TWO STARS**

Johanna: At first I thought the green bits were spinach, or seaweed. I’m still trying to figure them out. But whatever they are, they’re not good. Call me crazy, but I think that Brand Three tastes more like seafood than chicken. And there are so many nuggety ingredients in here – this product is like the Lucky Charms version of ramen. Or All Dressed.


ONE STAR*

Chris: Mysterious. Check out the seafood discs that look like radish slices – I think they’re fish product, a pollock-type thing. Brand Three is really about seafood, with any chicken element way in the back and all this other stuff in the foreground. But the texture of the noodles is pretty likable.


TWO AND A HALF STARS**1/2

Brand Three Total FIVE AND A HALF STARS *****1/2


Brand Four

Chef Woo
Oriental Noodle Soup
110g, $1.79
widely available

Crystal: It comes with a plastic spoon – no, it’s a spork! With teeth-like little tines. But I can’t be bought off with a free implement, oh no. First of all, Brand Four smells really off-putting, like musty onion, or curry. The noodles look gluggy, like they’re gluten-free, and they taste awful. The vegetables are artificial. The more the whole thing sits there the more glutinous it’s getting.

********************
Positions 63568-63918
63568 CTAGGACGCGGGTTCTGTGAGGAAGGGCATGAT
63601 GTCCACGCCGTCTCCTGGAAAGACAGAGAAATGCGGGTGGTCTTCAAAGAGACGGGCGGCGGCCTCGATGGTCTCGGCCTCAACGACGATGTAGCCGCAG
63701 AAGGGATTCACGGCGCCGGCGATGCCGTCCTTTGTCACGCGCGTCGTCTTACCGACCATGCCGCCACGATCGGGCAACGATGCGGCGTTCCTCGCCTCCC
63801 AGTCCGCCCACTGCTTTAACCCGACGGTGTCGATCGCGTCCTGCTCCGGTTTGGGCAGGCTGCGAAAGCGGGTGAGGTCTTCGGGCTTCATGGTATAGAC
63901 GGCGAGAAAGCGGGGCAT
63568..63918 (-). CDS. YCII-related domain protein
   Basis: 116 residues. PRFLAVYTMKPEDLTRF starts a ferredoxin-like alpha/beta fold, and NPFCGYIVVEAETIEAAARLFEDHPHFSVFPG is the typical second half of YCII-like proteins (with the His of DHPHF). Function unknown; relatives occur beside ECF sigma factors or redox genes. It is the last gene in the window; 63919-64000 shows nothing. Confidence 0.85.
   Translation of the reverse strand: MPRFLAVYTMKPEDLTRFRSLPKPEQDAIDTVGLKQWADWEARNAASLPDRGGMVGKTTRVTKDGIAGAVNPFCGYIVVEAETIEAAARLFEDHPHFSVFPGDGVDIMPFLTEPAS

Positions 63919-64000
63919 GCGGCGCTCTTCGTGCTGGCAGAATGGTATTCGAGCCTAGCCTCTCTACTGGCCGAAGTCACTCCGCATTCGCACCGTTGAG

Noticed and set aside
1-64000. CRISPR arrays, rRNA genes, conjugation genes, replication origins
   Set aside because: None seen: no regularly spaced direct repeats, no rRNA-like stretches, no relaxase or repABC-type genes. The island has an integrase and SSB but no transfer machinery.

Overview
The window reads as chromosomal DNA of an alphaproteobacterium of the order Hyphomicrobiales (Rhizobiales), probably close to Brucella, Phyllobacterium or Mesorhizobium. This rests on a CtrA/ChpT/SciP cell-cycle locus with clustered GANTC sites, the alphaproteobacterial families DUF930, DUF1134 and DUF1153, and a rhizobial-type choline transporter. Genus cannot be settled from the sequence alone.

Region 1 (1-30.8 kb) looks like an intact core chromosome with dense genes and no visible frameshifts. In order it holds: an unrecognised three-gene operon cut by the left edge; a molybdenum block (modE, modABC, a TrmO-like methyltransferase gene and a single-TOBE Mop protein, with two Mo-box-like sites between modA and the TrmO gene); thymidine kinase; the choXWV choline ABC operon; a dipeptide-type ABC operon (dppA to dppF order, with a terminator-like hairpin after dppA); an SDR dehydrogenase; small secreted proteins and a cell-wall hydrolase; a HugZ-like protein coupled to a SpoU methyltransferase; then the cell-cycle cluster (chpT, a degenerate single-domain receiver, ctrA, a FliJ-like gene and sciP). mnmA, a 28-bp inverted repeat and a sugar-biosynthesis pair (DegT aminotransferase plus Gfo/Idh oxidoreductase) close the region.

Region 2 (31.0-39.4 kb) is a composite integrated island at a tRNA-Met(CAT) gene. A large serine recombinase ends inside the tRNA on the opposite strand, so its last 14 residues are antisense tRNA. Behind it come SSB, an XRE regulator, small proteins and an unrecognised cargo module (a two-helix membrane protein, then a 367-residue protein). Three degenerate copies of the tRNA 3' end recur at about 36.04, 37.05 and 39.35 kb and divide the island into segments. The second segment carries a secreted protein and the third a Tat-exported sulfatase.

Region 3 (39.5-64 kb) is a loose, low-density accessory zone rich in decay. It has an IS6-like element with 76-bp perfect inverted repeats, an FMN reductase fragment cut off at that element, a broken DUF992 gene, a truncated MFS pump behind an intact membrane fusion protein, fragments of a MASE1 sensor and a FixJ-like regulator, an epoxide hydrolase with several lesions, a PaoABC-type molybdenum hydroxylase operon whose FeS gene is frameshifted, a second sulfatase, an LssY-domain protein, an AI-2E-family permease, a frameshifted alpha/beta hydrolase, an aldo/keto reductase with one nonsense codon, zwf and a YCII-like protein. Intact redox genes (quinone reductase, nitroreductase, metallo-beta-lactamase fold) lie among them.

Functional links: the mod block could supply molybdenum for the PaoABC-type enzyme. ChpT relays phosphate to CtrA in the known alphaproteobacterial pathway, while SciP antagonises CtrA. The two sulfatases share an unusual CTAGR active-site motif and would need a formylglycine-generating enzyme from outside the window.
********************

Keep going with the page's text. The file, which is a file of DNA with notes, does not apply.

ONE STAR*

Johanna: I agree: the aroma is like curry. This is one of the few brands we’ve seen with no corn. But that’s the only thing it’s got going for it. The noodles are chalky, and there’s a greasy aftertaste creeping up on me. Some noodles look like a bad perm: this brand tastes like a bad perm.


ZERO STARS

Chris: There’s a current of tiny chive bits all circulating around the perimeter of my bowl. The musty aroma is from white pepper, which seems to be the only discernable flavour here, and that’s where the heat is from as well. If you can get past the poor texture of the noodles maybe you could dress this one up with flavours you add yourself.